Among the most common questions I am asked by pet owners is, “My dog’s eyes look cloudy. Do you think my dog is going blind?” It’s a good question, and the answer can be complicated because there are several structures in the eye that can develop cloudiness. To start, it’s helpful to know a few things about how the eye is put together. On the surface of the eye is the cornea. In ophthalmology class in veterinary school, I remember being amazed at the remarkable architecture and function of the cornea. Because the cornea has to be clear so we can see through it, there can be no blood vessels going through it. To get oxygen and nutrients, tears on the outside and fluid (aqueous humor) on the inside bathe the cornea. It is very sensitive to touch, chemicals, and temperature. This means any injury to the cornea is very painful. Dogs and cats have four layers in their cornea. The thickest layer is called the stroma; this is where cells needed for maintenance and repair lie. The cells are parallel and arranged like pages in a book so that light can pass through to the deeper structures of the eye. When the cornea is injured, cells in the stroma can never quite be so perfectly aligned as they were, and the result is a white, no longer transparent, spot in the cornea. Other conditions affecting structures deep to the cornea can cause corneal edema, making the cornea appear white or bluish in color. A condition called keratoconjunctivitis sicca (KCS or “dry eye”), caused by lack of tear production, leads to whitening of the cornea if left untreated. When vets evaluate an animal’s eye for blindness, the cornea is the first place they may see opacity or whiteness.
Beyond the cornea is the aqueous humor, which is also clear in a normal, healthy eye. The aqueous humor is 98% water and also contains electrolytes, amino acids, antioxidants, and immunoglobulins. It provides nutrition to the cornea and the lens, helps to keep the eye inflated, and plays a role in protecting the eye from infection. Glaucoma is a condition of high pressure behind the cornea, resulting from too much aqueous humor. This occurs due to lack of drainage or overproduction. If glaucoma is not controlled, gradual loss of vision leading to blindness will occur. Another condition affecting the aqueous humor is called uveitis, which leads to accumulation of blood, pus, or other cells. The aqueous humor is the second place your vet may see opacity.
The lens, a clear structure in a healthy eye, sits between the aqueous and vitreous humor, suspended in place by a ligament. The iris is very near the lens and controls the amount of light entering the eye. The lens can change shape and allow the eye to focus. Dogs have three times less focusing ability as humans, and cats have about half the focusing power of humans. Their sense of smell (1000x greater than people) more than makes up for it! When the lens becomes white or opaque, does this mean the animal has a cataract? Not always. Normal aging change leads to denser fibers in the lens, which will appear cloudy. This is called nuclear sclerosis and is very common in older dogs. Luckily, the lens is still transparent and animals with nuclear sclerosis are able to see. A true cataract in the lens causes opacity through which the animal will not be able to see. If the entire lens is involved, the animal will be blind in that eye. Cataracts are caused by a number of things, including genetics, trauma, dietary deficiency, toxins, and diabetes (in dogs, not in cats).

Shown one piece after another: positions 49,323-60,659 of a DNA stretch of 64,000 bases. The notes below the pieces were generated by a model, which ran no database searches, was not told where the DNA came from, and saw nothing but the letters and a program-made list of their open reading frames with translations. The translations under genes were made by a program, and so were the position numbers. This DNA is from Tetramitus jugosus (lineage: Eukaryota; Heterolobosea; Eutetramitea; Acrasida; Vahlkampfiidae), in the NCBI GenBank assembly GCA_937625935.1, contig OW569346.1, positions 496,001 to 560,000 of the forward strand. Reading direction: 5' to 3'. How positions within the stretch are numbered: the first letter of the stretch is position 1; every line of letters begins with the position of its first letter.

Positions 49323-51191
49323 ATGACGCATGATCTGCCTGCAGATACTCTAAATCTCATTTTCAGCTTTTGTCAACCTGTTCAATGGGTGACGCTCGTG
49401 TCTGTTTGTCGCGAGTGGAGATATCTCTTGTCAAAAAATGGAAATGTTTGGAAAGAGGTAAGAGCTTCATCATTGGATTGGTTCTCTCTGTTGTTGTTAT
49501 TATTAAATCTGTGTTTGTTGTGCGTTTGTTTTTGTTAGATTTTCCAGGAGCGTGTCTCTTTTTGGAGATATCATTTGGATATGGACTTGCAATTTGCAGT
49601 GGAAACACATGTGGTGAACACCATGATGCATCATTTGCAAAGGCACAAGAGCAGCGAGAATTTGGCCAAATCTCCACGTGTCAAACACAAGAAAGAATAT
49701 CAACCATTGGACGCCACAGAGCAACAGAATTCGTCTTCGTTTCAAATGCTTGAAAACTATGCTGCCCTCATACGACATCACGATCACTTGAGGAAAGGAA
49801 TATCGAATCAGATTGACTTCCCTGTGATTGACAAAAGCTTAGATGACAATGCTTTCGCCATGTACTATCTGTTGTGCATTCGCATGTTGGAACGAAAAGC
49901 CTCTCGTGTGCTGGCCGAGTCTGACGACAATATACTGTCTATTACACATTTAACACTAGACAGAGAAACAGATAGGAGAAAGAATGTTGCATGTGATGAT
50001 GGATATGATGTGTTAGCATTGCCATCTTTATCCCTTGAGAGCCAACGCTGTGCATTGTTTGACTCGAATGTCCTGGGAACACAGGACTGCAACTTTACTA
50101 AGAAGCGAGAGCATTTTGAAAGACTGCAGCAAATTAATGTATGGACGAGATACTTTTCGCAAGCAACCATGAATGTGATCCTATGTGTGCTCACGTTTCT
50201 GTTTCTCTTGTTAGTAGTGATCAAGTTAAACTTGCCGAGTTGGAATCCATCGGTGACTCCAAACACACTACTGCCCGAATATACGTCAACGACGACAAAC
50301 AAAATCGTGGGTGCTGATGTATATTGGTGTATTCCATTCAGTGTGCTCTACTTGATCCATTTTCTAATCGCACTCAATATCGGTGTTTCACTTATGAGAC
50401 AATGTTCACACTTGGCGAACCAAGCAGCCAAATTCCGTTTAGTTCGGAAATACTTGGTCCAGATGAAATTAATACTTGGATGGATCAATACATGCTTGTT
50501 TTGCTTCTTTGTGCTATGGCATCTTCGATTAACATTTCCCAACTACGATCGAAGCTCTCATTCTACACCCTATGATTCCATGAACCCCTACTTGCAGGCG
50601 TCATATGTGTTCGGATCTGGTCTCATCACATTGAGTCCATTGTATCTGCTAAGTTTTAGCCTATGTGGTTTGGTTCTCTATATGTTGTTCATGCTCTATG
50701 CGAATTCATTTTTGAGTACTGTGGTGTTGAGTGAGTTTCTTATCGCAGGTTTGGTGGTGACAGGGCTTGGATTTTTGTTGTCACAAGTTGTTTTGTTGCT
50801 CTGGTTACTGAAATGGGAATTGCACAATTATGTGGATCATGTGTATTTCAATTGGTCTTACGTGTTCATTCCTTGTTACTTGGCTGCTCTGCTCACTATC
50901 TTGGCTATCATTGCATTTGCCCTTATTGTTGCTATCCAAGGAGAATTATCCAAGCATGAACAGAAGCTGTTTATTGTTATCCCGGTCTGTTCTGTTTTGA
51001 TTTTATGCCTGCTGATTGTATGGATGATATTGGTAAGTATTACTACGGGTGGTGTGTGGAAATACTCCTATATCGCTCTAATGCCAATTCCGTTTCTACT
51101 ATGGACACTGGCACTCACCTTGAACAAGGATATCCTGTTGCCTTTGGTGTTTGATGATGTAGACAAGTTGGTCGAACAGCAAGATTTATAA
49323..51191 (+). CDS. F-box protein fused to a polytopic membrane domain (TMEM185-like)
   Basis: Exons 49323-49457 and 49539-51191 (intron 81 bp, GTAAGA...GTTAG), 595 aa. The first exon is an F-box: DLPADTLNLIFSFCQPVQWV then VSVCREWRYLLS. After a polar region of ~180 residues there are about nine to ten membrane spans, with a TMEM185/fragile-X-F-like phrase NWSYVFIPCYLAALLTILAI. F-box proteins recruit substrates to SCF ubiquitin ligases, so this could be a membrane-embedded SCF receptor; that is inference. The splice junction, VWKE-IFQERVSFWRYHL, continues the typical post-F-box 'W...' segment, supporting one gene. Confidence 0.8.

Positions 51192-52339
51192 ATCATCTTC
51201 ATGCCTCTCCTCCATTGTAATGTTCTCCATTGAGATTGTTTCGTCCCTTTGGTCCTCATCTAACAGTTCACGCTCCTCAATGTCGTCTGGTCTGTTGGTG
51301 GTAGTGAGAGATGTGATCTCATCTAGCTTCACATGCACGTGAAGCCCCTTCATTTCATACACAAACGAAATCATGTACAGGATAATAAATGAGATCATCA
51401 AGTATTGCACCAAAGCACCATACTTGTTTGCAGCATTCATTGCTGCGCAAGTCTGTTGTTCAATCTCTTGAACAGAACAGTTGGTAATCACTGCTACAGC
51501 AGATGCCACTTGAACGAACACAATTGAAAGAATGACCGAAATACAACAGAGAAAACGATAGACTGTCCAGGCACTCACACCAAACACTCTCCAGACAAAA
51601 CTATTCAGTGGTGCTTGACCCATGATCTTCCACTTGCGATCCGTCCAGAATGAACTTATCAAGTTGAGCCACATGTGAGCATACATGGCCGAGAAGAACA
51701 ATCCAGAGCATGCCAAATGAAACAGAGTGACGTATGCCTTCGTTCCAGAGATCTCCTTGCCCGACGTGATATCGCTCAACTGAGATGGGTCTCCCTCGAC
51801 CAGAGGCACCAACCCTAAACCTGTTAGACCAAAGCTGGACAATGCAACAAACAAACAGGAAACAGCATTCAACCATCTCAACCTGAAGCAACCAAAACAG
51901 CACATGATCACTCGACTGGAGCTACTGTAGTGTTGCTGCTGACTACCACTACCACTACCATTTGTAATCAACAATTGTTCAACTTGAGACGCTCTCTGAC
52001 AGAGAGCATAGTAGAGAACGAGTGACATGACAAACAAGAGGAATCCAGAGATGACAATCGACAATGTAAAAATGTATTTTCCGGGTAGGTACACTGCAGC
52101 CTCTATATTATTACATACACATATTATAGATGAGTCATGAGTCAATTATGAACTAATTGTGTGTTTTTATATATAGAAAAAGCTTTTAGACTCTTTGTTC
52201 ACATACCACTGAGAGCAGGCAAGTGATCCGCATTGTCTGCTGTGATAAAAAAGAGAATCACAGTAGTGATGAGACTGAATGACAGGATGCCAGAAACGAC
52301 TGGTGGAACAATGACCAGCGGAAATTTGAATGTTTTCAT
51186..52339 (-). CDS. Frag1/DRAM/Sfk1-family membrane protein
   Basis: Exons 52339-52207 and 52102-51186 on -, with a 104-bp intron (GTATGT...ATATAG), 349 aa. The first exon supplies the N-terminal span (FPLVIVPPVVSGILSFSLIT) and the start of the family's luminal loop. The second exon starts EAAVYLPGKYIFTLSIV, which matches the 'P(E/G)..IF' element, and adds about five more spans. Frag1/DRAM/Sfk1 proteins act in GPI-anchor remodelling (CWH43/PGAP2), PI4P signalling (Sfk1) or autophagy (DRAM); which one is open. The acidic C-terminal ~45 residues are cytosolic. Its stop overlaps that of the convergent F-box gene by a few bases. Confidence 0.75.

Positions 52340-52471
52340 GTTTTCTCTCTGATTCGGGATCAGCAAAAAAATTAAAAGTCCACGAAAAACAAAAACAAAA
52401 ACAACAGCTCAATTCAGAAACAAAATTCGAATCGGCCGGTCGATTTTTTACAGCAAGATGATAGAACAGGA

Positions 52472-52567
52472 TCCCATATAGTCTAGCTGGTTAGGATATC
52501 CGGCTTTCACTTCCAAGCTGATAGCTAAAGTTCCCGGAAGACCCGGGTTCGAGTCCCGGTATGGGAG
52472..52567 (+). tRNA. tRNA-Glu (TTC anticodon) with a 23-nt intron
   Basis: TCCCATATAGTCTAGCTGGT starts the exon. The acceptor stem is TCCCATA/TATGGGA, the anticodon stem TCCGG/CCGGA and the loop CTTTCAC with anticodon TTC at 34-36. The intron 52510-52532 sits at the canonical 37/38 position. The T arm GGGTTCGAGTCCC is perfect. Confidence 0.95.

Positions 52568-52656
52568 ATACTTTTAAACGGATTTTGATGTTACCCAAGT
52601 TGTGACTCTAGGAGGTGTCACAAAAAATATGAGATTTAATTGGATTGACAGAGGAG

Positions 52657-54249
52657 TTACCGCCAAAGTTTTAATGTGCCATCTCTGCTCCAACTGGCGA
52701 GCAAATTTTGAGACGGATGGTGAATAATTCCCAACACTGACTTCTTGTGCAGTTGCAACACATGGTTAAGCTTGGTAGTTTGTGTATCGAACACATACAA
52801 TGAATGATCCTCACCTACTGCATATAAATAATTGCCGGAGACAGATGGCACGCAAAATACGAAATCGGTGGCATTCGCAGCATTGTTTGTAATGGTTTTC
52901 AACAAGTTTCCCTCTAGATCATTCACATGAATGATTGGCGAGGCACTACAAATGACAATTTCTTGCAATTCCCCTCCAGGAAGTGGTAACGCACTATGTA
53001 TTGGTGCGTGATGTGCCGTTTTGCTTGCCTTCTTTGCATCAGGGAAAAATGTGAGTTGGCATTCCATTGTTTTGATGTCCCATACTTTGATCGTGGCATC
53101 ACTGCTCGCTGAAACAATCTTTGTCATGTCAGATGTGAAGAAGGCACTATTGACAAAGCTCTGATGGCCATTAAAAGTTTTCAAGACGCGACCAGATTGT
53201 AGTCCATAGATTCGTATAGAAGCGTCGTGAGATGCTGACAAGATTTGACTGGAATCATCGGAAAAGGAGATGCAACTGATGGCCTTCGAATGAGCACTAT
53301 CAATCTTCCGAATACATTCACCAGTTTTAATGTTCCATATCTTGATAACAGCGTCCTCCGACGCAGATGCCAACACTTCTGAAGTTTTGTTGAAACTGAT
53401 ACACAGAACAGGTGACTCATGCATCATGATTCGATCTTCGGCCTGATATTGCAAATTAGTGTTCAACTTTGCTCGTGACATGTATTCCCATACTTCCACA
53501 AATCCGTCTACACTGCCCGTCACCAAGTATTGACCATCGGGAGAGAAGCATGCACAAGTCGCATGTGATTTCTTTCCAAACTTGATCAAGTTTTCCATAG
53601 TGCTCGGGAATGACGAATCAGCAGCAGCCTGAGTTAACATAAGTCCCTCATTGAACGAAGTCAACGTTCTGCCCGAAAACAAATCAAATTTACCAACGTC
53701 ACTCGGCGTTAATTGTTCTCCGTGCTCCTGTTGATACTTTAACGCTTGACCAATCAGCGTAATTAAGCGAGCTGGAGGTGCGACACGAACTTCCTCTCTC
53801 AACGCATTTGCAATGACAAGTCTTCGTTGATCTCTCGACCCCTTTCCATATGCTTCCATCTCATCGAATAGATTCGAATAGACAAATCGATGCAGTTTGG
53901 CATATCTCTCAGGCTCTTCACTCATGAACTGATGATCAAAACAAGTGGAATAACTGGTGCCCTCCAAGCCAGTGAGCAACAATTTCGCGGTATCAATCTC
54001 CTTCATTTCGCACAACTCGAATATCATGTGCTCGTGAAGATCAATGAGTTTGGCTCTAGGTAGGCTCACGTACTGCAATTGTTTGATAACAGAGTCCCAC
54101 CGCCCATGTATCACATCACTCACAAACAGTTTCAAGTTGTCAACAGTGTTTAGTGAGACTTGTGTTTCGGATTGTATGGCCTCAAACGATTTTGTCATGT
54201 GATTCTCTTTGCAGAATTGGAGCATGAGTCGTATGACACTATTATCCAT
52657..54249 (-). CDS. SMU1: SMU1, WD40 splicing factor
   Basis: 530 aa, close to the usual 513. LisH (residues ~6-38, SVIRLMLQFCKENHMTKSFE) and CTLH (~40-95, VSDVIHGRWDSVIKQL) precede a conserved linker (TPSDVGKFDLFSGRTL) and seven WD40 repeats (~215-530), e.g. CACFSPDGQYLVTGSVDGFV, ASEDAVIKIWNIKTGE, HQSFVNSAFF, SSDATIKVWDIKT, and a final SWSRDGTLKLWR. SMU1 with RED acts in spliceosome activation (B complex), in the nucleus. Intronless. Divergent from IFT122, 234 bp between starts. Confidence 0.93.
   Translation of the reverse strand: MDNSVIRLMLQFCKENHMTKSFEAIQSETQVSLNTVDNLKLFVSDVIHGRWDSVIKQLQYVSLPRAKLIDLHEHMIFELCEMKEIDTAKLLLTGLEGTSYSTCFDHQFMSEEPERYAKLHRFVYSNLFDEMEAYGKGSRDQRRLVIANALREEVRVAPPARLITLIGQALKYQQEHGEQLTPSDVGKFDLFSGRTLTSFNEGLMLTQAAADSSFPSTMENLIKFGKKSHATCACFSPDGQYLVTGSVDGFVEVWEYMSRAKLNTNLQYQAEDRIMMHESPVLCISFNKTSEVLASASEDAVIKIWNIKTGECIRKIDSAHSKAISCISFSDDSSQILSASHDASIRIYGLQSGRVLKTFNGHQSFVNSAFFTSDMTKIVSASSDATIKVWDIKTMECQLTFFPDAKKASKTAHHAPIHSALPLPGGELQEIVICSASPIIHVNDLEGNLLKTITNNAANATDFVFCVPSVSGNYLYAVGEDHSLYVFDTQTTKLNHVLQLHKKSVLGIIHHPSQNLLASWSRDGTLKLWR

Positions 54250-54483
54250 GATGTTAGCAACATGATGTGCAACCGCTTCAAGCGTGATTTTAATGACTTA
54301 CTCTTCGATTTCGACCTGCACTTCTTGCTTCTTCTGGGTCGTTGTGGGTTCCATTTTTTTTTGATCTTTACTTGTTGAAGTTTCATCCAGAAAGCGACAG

Cataract surgery can be done in pets much the same as it is in people. The lens is the third place your vet may see opacity.
The vitreous humor lies between the lens and the retina and is a clear jelly-like substance. If blood or cells enter the vitreous due to aging or a disease process, they will sit there unless removed by surgery. They are often called “floaters.” Finally, the retina is the structure at the back of the eye and acts like film in a camera. Light reaches the retina, where photoreceptors change light into electrical impulses that travel into the optic nerve and then to the brain. A condition called Progressive Retinal Atrophy (PRA) occurs in dogs (rarely in cats), where the photoreceptors in the retina begin to die. This usually occurs slowly, giving the animal time to adapt to loss of vision. Owners may realize their dog can’t see at night or have trouble navigating the stairs. Sometimes owners will comment that their dogs’ pupils always seem dilated. There is no cure for PRA but it isn’t a painful condition. This is a genetic condition and certain breeds of dog are predisposed to develop PRA.
Isn’t the eye an incredibly complicated, wondrous structure? Add to that the fact we vets cannot conduct an eye exam like an optometrist because our patients don’t speak, and you realize that determining the level of your senior dog or cat’s vision is challenging. Sometimes your vet may need to refer you to a veterinary ophthalmologist for an accurate diagnosis if your pet is having eye issues. Keep in mind that if your senior pet has partial or total vision loss due to one of the conditions I’ve written about here, your dog or cat will adapt using his/her other senses. It is helpful for these pets if you keep changes in the household to a minimum (like don’t move the furniture), block access to stairs to prevent injury, and ask family members to keep personal items off the floor. To avoid startling your pet, say his name or snap your fingers when approaching him or asking him to come to you.
Has one of your pets had an eye problem or even gone blind? Post a comment and tell me about it!